When Sumati Sawant, 40, got a bumper 5 000kg peanut harvest, she cheered with joy. Hers is a drought-prone region and harvest yields often disappoint. “How are we going to peel so [many peanuts]?” she even wondered.
Her youngest son, Ashish Sawant, 21, began working on a solution.
Sawant spent a day drawing a design. Next, he picked up pieces of scrap metal, welded them together according to his design and began experimenting. In less than a week, what used to be scrap turned into a workable solution – a peanut peeler.
“It requires no battery,” he says proudly. “You just have to put the [peanuts] in it and move the shaft around the edges of the semi-circular design.” The pressure peels off the husk, and the separated peanuts fall through. “If you can bring down 30 minutes of hard manual labour to two minutes, isn’t it good enough?” he asks.
New options for farmers’ struggles
This invention not only solved his mother’s problem but also helped several hundred farmers from different Indian states. Sawant now gets requests to make this machine from farmers living in the states of Chhattisgarh, Rajasthan, Madhya Pradesh and Gujarat – all of which are many kilometres from his remote village.
A manual peanut peeler costs at least 15 000 Indian rupees (R3 000) on the market. Sawant made it for less than R290. “The majority of the farmers across the world can’t afford costly machines. It’s time to start thinking about building low-cost solutions,” he says.
Sawant says every process in farming can be revolutionised and made simpler using science and technology. He has built more than 30 machines and tools, 15 of which cater to farming. Every innovation of his stems from a problem. A resident of Umbargaon village in Maharashtra State, he completed an Industrial Training Institute course in welding. The school is in Atpadi, a town 16km from his village. Sawant, who rejected two corporate job offers in the middle of the Covid-19 pandemic, says: “I want to make a career in innovation and solve people’s problems using scrap and science.”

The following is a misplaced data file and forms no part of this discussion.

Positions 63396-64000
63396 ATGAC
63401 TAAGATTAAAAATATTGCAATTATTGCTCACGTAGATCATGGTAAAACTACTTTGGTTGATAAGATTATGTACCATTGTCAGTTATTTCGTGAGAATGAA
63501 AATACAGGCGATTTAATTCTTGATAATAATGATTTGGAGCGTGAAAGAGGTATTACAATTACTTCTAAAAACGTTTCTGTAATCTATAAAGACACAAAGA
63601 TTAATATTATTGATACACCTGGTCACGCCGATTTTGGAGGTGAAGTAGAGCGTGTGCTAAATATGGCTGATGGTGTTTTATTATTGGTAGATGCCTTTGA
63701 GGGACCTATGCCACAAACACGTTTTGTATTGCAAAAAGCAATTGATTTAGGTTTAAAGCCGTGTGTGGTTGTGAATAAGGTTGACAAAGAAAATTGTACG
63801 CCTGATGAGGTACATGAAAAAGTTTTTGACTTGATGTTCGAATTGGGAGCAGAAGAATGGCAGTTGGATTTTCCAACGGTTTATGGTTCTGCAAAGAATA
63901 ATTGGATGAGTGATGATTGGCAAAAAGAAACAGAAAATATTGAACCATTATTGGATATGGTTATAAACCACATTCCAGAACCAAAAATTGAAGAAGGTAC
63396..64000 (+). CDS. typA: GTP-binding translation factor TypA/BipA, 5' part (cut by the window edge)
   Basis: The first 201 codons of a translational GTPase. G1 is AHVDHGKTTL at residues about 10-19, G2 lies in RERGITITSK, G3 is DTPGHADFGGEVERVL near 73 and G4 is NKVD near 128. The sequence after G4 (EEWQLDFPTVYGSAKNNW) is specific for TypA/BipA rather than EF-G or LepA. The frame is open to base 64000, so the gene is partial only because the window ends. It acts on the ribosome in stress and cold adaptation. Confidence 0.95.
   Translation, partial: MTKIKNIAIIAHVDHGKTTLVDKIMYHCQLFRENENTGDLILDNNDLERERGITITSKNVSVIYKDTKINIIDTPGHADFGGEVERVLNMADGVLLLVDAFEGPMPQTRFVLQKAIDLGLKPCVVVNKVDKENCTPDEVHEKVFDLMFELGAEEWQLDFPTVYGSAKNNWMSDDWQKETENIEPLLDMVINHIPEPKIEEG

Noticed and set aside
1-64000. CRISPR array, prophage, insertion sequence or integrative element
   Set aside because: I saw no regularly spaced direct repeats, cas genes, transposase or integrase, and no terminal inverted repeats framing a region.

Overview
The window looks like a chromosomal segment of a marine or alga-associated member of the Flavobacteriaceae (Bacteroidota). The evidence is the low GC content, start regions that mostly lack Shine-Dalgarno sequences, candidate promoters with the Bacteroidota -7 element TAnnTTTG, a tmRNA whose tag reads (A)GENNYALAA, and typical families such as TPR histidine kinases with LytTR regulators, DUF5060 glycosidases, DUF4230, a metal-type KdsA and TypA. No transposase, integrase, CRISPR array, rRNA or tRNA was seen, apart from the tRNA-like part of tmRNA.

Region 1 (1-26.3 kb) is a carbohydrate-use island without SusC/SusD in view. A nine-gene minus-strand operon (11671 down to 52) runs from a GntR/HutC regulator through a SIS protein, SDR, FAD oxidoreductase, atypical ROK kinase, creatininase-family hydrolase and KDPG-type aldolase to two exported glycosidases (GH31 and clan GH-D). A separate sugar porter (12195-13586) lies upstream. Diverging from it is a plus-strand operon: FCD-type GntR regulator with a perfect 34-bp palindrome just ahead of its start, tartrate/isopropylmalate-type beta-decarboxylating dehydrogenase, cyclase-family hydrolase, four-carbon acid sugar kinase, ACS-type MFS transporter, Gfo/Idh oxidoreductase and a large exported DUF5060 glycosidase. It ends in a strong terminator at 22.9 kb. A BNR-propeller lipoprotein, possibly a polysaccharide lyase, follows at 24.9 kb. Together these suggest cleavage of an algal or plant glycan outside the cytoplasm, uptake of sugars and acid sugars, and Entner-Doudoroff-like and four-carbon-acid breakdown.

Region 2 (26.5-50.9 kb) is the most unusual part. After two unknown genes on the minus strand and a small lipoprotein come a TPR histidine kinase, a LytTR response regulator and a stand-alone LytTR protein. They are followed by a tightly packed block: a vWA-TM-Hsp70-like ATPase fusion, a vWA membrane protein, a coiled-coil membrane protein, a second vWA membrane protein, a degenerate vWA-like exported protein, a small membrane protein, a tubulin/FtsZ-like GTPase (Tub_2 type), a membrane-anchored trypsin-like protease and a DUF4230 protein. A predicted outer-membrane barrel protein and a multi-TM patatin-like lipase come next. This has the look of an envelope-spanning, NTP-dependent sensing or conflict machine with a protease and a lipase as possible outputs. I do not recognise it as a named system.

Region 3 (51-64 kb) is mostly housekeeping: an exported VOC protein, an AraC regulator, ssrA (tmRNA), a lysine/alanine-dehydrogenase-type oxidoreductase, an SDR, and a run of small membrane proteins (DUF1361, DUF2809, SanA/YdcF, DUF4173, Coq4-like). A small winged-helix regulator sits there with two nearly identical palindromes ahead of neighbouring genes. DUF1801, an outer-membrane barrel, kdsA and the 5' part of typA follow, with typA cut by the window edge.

He comes from a background in farming and, together with his father and two uncles, owns 10 acres of land. “I farm as I get time from these innovations. However, since this is a drought-prone region, we barely get any good produce.” Reducing the cost of farming makes a huge difference in these circumstances.
Talking about why he remains interested in farming, he says: “There are several people in rural areas who practise farming. Not many people want to understand the problems of farmers and innovate for us.”
One of the many problems facing farmers in India and across the world is venomous snakes. According to the World Health Organization, snakes kill between 81 000 and 138 000 people every year worldwide. The majority of the victims are farmers or agricultural workers. In the past 20 years, India has lost 1.2 million people to snakebites. The country reports more than half of global snakebite deaths. Many survivors are left with disabling conditions.
Sawant found out that it takes six months to learn to rescue snakes. He then began thinking of a tool that could save both the snake and the farmer. He designed a metallic clamp connected to a 1.5m-long iron rod, and attached a brake on one end. The brake’s movement controls the clamp. “The moment you press the brake, the clamp opens, and one can easily rescue the snake without getting hurt. All you need is courage,” he says. “A few rescuers tried this innovation, saying it works perfectly.” The invention has brought down snakebite cases in Umbargaon.
According to the Landesa Rural Development Institute, more than 400 million women are involved in farm work around the world. In sub-Saharan Africa, women undertake 60% to 80% of the farm labour. In India, 85% of rural women are involved in farming. These women have to depend on poorly designed tools for their work. Sometimes, they have no tools at all and have to make do with their hands. Sawant hopes to change this.
Sowing and other farming activities involve a lot of bending and squatting. This affects the backs of older farmers especially. In response to this problem, Sawant made a manual seed-drill machine that stands just under a metre high. “You just need to put the seeds in the hole and push the device ahead,” says Sawant, who has been using it for two years. This helps both in tilling the soil and planting equidistant seeds. Once Sawant creates these devices, he asks farmers to test them, making relevant changes as they are suggested.